Back to
 
  MSUE Resource Library
  Newspaper Article Index
  Forest Information Main Page
  MSAF Home Page


SIGNS OF FORESTRY?
Article #24, June 1999
By Bill Cook

If you travel at all around the Upper Peninsula, you have probably noticed those signs along the roadsides with white numbers on green shields.   You might have even wondered what they are all about.   Each sign is one part of the U.P.  Auto Tour brought to you by the Michigan Society of American Foresters and several other organizations.   

Basically, the markers identify 12 forest types found in the U.P.  that foresters manage for timber, recreation and ecological values.  The numbers correspond to a specific forest type.   All the ďnumber onesĒ, for example, point out aspen types.   An excellent brochure describes each forest type and has additional information about our great U.P.  forest.   It contains a map of all the site locations.  The brochures are available at Michigan Welcome Centers in the U.P., DNR and Forest Service offices as well as Visitor/Tourist Centers or you can contact your County Extension office.   You may also call 1-800-474-1718 to request one be sent to you.  Tens of thousands have been distributed over the last couple of years, and more will be printed this year.  

            The 12 types, with the number of sites in parentheses, are aspen (7), white birch (6), red pine (18), white pine (5), jack pine (12), northern hardwoods (29), hemlock (6), spruce‑fir (8), cedar (14), grass openings (7), fire importance (3), and old growth (6).   Altogether there are 121 signs distributed along the roads throughout the region.   Itís a great way to become familiar with some of the various vegetation types that resource managers often refer to.   Thereís also information about wildlife habitat, Michiganís Sustainable Forestry Initiative, Michigan forests, forest industry, recreation, wetlands, and the Tree Farm system.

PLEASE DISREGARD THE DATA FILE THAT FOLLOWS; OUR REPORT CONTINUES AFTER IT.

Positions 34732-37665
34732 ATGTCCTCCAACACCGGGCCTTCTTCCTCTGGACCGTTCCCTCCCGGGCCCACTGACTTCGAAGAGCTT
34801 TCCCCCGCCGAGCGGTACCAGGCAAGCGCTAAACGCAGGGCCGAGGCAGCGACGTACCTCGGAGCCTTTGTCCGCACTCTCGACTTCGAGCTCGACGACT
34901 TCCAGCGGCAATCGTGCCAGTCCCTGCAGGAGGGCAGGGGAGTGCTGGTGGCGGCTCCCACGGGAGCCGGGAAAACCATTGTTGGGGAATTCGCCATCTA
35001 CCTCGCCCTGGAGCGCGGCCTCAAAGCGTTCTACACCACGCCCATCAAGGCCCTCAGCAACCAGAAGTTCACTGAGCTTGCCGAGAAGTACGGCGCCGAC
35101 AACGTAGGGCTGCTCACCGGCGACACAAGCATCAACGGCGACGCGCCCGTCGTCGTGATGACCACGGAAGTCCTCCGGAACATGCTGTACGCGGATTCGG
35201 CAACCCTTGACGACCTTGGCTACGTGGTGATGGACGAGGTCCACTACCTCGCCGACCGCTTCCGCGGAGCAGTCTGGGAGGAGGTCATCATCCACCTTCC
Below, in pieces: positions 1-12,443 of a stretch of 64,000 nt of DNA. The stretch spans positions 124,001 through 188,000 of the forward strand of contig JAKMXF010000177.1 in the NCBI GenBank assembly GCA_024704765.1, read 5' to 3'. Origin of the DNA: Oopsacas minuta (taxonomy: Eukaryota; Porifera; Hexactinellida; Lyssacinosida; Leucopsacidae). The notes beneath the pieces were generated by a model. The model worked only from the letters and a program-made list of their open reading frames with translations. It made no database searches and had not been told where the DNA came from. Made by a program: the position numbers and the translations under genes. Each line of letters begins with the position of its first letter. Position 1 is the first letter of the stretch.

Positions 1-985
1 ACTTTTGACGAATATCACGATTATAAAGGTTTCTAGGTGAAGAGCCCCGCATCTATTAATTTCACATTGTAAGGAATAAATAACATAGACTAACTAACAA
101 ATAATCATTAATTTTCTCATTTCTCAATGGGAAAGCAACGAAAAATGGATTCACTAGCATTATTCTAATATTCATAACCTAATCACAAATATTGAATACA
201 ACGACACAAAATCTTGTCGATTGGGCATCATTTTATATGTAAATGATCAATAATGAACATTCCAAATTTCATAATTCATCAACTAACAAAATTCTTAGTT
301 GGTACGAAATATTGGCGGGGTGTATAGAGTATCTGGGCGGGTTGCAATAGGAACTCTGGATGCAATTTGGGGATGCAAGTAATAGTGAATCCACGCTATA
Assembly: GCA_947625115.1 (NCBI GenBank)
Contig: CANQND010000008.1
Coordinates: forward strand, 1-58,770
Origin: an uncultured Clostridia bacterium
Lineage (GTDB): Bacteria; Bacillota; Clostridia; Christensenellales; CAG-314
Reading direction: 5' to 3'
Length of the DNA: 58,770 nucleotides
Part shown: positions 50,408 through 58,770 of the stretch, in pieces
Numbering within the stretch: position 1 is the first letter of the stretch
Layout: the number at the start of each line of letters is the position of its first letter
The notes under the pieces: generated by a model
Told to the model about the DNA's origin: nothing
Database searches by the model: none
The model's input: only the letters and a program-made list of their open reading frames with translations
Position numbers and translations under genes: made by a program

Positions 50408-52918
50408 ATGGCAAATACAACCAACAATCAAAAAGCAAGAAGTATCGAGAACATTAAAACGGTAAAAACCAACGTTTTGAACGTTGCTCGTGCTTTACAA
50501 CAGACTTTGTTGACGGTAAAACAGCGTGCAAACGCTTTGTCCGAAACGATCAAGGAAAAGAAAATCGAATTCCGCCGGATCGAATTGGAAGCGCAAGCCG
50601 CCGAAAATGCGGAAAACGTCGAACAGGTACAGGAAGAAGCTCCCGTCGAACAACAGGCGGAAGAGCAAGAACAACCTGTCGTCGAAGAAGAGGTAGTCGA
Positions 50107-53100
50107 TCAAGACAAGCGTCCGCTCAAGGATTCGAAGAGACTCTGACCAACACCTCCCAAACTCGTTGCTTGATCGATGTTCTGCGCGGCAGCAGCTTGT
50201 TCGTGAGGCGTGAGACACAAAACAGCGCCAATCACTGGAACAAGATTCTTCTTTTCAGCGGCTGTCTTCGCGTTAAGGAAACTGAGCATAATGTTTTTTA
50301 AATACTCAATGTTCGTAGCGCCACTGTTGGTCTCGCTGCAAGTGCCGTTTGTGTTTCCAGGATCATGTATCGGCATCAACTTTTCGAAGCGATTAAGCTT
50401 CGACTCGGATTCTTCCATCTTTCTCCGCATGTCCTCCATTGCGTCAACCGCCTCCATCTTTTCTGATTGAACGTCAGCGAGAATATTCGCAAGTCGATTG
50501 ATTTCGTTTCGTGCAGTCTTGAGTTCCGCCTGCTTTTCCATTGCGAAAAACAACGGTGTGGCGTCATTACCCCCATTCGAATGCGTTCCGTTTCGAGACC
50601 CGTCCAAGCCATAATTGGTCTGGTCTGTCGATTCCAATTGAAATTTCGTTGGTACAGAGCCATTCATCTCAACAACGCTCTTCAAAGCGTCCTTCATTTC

The Society of American Foresters represents professional and scientific forestry across the country.   It is comprised of all sorts of foresters from the public sector, private industry, academia, non-profit outfits, consultants and other groups that employ foresters.   Itís a diverse group that works in many areas to promote the wise use of forest resources for the benefit of society.

-  30  -

Trailer
Bill Cook is an MSU Extension forester providing educational programming for the entire Upper Peninsula. His office is located at the MSU Upper Peninsula Tree Improvement Center near Escanaba. The Center is the headquarters for three MSU Forestry properties in the U.P., with a combined area of about 8,000 acres. He can be reached at cookwi@msu.edu or 906-786-1575.


Prepared by Bill Cook, Forester/Biologist, Michigan State University Extension, 6005 J Road, Escanaba, MI  49829
906-786-1575 (voice),  906-786-9370 (fax),  e-mail:  cookwi@msu.edu

Use / reprinting of these articles is encouraged. Please notify Bill Cook.
By-line should read "Bill Cook, MSU Extension" Please use the article trailer whenever possible.

Michigan State University is an affirmative action equal opportunity institution.  The U.S. Department of Agriculture prohibits discrimination on the basis of race, color, national origin, gender, religion, age, disability, political beliefs, sexual orientation, and marital status or family status.   (Not all prohibited bases apply to all programs.)



This website is maintained by Bill Cook, Michigan State University Extension Forest in the Upper Peninsula.  Comments, questions, and suggestions are gratefully accepted. 
Last update of this page was 22 September, 2005


 

 

 

This site is hosted by School of Forest Resources and Environmental Science at Michigan Technological University.

Michigan Tech